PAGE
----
James and I have been at this type 1 diabetes thing for years now. While we still hope and pray every day for a cure, we have seen tons of improvement in the treatment and management of diabetes in a lot of different areas. I’d say we’ve ESPECIALLY seen improvement in technology. Meters are better, pumps are better, continuous glucose monitoring (CGM) is really getting to be awesome, and everything from analyzing data to accessing carb-counting information is just way more streamlined and easier to use than it was just a few years ago when James was first diagnosed. Many of the projects I’m most excited about relate to technology. It is totally where things are happening right now.

But there is a funny little side effect to all this technological marvelousness. Cords. Anyone else notice that everything needs to be charged these days? Gone are the days of watch batteries for meters. Even AAA batteries are starting to be passé. Right now it’s all about rechargeables. I like certain aspects of this. I like that I have fewer supplies that I have to worry about buying. Because all the little things about diabetes that need to be purchased and bought and organized and called in and picked up from the pharmacy—well, that can be a pretty big headache. So in some respects, I like that my devices can now be charged, saving me yet one more trip to the store for batteries. I think not needing new batteries probably keeps costs down as well. I certainly haven’t noticed a huge uptick in my electricity bill since I started plugging in James’ meter once every couple of weeks!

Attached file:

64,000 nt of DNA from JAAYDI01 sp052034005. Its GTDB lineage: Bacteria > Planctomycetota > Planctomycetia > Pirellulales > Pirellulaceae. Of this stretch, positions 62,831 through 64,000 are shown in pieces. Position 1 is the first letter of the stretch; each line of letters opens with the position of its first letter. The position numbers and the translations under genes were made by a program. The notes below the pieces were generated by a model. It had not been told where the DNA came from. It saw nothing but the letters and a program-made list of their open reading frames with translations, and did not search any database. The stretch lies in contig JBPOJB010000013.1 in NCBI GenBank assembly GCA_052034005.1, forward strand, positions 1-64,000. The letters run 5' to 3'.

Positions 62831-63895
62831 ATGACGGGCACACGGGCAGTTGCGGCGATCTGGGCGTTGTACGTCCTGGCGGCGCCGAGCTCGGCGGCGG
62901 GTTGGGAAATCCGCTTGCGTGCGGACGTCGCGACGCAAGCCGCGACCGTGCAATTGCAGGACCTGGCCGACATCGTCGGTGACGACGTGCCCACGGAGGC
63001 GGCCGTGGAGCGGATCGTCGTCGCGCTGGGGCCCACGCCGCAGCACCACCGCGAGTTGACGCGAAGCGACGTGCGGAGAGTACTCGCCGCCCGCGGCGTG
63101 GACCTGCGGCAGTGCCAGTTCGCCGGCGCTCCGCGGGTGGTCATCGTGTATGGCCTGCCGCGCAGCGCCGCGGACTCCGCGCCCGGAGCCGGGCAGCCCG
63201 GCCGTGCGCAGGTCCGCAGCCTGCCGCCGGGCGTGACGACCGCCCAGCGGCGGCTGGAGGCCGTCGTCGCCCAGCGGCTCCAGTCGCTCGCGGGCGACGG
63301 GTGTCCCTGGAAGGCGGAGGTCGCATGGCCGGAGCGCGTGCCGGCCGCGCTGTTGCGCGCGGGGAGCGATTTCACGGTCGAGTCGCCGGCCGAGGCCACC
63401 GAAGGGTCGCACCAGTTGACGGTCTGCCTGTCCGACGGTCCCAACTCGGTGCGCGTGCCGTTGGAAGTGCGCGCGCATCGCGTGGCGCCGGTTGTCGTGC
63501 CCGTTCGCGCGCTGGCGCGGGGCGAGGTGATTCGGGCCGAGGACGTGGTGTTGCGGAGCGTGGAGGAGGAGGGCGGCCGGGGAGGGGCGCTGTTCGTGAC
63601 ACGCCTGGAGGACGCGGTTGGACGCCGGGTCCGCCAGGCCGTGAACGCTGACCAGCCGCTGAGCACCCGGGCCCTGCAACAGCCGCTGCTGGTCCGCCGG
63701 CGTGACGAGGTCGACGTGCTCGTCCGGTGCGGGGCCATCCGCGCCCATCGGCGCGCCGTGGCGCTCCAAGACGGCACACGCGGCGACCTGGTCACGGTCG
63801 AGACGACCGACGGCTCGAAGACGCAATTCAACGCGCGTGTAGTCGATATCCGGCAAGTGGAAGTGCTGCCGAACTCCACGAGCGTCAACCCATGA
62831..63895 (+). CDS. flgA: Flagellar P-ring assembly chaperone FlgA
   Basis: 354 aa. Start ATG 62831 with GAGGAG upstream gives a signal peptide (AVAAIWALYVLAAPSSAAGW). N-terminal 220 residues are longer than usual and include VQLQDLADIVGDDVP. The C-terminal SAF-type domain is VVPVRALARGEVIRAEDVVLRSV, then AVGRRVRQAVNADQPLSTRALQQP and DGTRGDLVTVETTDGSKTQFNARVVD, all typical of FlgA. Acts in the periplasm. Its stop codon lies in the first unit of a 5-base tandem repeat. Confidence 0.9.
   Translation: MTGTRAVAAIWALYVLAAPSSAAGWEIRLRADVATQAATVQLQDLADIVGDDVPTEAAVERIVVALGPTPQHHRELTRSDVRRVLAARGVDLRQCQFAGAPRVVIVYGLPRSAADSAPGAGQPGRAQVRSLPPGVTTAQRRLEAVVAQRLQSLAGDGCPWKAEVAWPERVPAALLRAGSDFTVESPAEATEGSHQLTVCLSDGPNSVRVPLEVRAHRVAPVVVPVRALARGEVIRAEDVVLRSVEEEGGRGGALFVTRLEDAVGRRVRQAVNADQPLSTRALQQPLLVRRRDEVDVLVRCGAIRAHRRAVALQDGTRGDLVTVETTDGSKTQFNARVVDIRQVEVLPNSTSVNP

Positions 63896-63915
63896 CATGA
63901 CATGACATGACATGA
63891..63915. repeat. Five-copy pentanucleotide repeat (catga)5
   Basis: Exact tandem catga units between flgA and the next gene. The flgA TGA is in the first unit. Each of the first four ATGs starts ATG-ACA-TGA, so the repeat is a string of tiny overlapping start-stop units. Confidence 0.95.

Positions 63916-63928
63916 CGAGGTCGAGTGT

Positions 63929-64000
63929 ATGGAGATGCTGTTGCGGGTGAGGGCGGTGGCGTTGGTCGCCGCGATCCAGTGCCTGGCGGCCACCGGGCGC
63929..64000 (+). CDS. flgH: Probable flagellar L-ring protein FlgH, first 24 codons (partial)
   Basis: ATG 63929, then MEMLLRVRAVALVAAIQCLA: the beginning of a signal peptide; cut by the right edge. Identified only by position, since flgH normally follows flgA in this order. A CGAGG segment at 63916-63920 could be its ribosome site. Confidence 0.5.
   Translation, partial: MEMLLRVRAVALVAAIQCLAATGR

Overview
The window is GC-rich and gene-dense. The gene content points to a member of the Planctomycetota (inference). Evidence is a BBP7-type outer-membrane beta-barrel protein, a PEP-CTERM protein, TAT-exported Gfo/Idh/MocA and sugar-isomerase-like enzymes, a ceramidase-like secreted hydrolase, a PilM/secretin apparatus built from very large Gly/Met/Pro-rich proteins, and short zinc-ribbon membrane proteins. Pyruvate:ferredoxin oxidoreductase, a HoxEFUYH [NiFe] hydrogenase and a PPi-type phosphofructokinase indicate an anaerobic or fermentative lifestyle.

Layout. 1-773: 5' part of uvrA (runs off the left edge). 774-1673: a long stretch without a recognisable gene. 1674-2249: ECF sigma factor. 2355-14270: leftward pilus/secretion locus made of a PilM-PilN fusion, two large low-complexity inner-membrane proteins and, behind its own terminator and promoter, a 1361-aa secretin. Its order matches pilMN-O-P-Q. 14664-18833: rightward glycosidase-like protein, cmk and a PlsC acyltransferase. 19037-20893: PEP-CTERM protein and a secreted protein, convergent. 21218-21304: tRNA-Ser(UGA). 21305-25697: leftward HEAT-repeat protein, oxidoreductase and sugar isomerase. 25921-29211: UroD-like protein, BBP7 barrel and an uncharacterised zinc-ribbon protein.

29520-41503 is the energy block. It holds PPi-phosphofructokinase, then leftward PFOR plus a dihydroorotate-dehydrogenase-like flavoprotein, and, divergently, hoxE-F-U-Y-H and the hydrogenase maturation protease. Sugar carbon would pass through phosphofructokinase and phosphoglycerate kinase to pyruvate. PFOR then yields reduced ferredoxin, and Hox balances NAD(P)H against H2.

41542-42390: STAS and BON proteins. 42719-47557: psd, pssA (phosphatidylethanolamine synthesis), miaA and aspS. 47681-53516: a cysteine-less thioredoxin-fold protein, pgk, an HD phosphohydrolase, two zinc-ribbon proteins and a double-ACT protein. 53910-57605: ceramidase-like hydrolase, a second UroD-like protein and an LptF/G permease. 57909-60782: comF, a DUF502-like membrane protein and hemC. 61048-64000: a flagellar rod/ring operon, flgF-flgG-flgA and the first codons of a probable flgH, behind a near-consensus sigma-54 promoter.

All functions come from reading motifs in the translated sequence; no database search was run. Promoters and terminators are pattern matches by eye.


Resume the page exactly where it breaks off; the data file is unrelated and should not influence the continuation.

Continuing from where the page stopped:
However, my countertops and computer desks do look like spaghetti. I counted SEVEN different cords needed to keep his diabetes devices in good working order. It’s pretty bad, and it’s just another way that diabetes complicates our lives.

That means that this weekend our family is on a mission—a quest to find a special spot in this little 1970s house that wasn’t built with the technology needs of the 2010s in mind. And then of course, we’ll turn that perfect spot into an organized center for diabetes devices.

I’ve spent my days this week pulling together images of “charging stations” from various blogs. The nice thing about it is that whether the cord is charging a phone or a glucometer, the look and energy needs are about the same. So although none of my inspiration images are diabetes-related, they’ll still totally help. I’m going to compile all my supplies and do a little shopping. I plan to include some way to keep the cords neat and orderly and also to clearly label which device belongs with which cord. When I’m done, I’ll be sure to share!

Disclaimer: The experiences and suggestions recounted in these articles are not intended as medical advice, and they are not necessarily the “typical” experiences of families with a child who has type 1 diabetes. These situations are unique to the families depicted. Families should check with their healthcare professionals regarding the treatment of type 1 diabetes and the frequency of blood glucose monitoring. Jen and Kim are real moms of kids with type 1 diabetes and have been compensated for their contributions to this site.

Related topics:
My Diabetes Technology Wish-List
What I Learned by Trying James’ CGM Device on Myself
People in the Know: Transitioning to an Insulin Pump

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